Fake Plastic Funk
The British press has made Little Barrie out to be some new-fangled conglomeration of pub rock, funk, and soul, like the Faces covering the Meters and Jimi Hendrix. Collective deep breath: let’s not get ahead of ourselves.
Listening to Little Barrie’s four-song EP (a precursor to the full-length We Are Little Barrie, recently released in the UK), one can hear where the profusely confident allusions are drawn from. “Burned Out” sounds like a barnyard rendition of an unwieldy Stax groove, or: as the guitars chafe like rusty chains, picture a young Steve Winwood in overalls sweating through a white, British version of the JBs, hollering, “Tell ya what I mean!” There’s a confident funk strut embedded somewhere within “Be the One”, or perhaps it’s just an illusory effect caused by the restless Noel Redding-esque bass vamp. For a band composed of three English boys, Little Barrie gets infectiously excited about the chunky grooves it sows. Though they can’t hold a candle to any American funk or soul heavyweight (insert your choice here), they’re awarded a gold star for effort.
So OK, gold stars are as good as a feigned smile. We all know that. Let’s get down to the real nitty-gritty, then: Little Barrie’s EP isn’t exactly formidable enough to make an overwhelming impression, but it is a brief, fun slice of rock ‘n’ roll. It’s got a loose, rickety vibe, courtesy of the band’s slackened posture and Edwyn Collins’s shellacked production. Collins recorded the band’s full-length (from which three of EP‘s four songs are taken) in his London studio, seemingly nailing that sort of retro-yet-untraceable sound that defines the band. The drums occasionally distort from overexcitement in “Be the One”; meanwhile, “Thinking on the Mind” smacks of a vision altered by paisley-tinted sunglasses.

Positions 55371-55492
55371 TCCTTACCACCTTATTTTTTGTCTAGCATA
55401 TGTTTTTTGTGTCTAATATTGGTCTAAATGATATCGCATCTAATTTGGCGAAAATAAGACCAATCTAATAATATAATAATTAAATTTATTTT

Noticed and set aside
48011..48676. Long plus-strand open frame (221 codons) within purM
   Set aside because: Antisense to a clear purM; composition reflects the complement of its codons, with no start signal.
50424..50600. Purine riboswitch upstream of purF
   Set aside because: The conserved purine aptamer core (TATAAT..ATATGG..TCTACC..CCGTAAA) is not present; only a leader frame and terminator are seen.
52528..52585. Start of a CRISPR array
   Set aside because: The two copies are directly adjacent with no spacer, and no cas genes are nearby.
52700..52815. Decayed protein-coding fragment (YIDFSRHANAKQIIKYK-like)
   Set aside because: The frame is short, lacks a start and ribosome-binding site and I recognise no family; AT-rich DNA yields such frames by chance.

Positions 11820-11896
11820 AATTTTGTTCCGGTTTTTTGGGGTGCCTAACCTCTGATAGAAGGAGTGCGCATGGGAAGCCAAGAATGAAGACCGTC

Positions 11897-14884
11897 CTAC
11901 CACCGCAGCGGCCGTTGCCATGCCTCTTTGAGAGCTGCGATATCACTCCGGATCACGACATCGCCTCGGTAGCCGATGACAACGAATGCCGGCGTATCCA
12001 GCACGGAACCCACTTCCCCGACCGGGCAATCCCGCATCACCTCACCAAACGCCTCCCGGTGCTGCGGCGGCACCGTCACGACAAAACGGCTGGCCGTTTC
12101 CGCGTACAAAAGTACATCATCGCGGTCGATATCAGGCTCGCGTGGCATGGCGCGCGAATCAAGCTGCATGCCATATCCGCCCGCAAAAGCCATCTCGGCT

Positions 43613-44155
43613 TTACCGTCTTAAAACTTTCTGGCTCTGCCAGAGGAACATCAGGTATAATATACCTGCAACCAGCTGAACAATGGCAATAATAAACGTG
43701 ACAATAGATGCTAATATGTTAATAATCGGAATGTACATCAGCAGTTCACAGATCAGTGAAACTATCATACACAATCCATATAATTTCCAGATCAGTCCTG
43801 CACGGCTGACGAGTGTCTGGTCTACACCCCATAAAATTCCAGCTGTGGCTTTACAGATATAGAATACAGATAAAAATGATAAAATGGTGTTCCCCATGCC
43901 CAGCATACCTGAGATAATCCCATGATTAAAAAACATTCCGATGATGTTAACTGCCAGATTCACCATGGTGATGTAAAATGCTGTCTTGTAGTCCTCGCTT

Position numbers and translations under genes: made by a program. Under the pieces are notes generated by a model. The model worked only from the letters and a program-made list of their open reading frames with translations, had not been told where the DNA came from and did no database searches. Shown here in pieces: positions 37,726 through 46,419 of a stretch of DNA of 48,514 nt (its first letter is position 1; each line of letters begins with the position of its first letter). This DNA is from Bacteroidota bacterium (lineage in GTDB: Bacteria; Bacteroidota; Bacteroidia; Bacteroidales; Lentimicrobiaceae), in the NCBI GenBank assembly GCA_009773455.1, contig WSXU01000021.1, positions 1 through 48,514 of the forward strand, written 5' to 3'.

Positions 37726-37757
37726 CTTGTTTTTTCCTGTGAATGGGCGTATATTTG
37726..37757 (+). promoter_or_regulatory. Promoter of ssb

Lead singer and guitarist Barrie Cadogan, who has been tapped by both sides of the Smiths’ divide (performing for Johnny Marr’s Healers and Morrissey’s live shows), coaxes hearty lumps of rigid sweetness from his guitar. He sneaks some oily licks into the rough-hewn “Burned Out”, barks out some fuzzy stutters in “Be the One”, and shades the instrumental “Mud Sticks” without the utmost subtlety. More impressive are Cadogan’s periodic electrical sparks emitted in “Free Salute”, the lead-off track from We Are Little Barrie (not included here). On first listen, the song appears to make good on the bits of potential promised by EP. It locks into a groove more weathered and undeniable than any offered on this teaser, which leads me to believe that better offerings are yet to come.
// Notes from the Road
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